In a strange world where leaders in global politics are struggling to keep up with the deadly virus, Sri Lanka’s health sector, its frontliners, and strict curfew laws have contributed to containing the spread and keeping the death toll under 20.

But within the larger picture, each number represents a person, a coping family. “People often don’t see the importance of forensics until it’s your loved one — your mother, brother, or child. Then, you care deeply about how a body is handled,” Stephen Fonseca, the International Committee of the Red Cross (ICRC)’s head of forensics in Africa stated in a news release.

Mrs. Sheriff*, a counselor, has been helping certain families cope with the loss of their loved ones during this time. “All of us have been affected by this pandemic in some way or the other. But the families who lost someone, they have been the most affected,” she said. According to her, some Muslim families have struggled to come to terms with the cremation. “You can’t stop people from dying. But, the way they die and the way they are criticised or reported about, can have a large impact.”

In an unprecedented pandemic, loss of a loved one is harder. There are fewer hands to hold for comfort. Longer days of silence, one must grieve in enclosed spaces while picking oneself back up — there is work to be done in this dipping economy.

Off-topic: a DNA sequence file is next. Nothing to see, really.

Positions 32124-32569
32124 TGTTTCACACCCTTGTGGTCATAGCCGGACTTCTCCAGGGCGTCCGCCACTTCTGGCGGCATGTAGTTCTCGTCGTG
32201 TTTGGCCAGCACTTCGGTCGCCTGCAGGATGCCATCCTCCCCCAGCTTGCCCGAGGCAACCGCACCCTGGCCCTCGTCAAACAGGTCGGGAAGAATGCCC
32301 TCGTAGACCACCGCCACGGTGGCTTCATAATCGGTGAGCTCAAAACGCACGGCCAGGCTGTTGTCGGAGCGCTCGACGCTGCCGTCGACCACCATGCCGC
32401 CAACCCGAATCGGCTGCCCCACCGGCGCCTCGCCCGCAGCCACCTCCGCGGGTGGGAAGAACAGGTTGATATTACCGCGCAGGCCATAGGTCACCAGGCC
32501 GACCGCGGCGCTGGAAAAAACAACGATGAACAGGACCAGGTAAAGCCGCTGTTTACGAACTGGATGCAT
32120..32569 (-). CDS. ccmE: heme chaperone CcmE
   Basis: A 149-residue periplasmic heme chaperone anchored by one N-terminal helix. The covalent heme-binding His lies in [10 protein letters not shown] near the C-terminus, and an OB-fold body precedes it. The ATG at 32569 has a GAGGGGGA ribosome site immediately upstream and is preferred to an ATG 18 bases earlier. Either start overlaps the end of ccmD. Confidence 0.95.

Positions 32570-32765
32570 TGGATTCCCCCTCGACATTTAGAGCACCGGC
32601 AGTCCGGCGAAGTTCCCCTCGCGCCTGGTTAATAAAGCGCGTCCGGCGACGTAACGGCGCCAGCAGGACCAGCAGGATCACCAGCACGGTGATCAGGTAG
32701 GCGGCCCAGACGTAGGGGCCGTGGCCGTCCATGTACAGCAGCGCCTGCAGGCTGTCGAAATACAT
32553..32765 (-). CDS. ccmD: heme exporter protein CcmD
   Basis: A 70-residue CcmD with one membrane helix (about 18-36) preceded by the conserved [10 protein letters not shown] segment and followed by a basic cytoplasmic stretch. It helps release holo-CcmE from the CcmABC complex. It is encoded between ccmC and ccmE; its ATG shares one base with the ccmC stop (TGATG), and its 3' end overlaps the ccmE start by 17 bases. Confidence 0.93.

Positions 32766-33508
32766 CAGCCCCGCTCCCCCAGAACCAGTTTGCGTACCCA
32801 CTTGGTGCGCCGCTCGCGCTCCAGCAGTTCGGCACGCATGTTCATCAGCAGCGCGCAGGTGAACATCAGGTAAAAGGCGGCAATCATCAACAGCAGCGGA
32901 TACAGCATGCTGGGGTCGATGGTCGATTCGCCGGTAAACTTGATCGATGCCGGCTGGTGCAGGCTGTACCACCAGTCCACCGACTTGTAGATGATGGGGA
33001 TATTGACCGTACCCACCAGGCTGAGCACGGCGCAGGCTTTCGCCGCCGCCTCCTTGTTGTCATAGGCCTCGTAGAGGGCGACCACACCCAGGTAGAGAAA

As families continue to grieve, their surrounding community can play a large part in easing the pain. To condole, be compassionate, but mostly attempt to understand the faith behind certain rituals — which is often ingrained in the way loss is dealt with.

“It feels like a dream. I remember her hair, from that day. I kissed her and she was very cold. Then I remembered that I had to make the calls to my mother, aunt, and uncle, which was devastating. I had to pretend that I was strong. Even while talking to them it was very surreal. Still, I had hopes that she would wake up.” — Faheema, from the house tucked away in Wellawatte

Article Photos: Sakeena Razick

Cover Photo: Ponda Sujadi

*—Person did not wish to divulge full name

Fathima Rinoza’s family do not have the original General Hospital form which refers to COVID-19 and was essential in transferring Rinoza to the IDH. The family received a ‘declaration of death’ stating COVID-19 pneumonia as the cause of death, based on which the death certificate was provided. Shafeek received the death certificate on 03 June, which, they explained, is based on the original General Hospital form (written out prior to her death). They have not yet received an autopsy report.

Since May, Fundamental Rights (FR) petitions have been filed by several persons against the compulsory cremations.

Editor’s Note: Umrid Hassan’s age was previously reported as 45. This has been corrected to 49.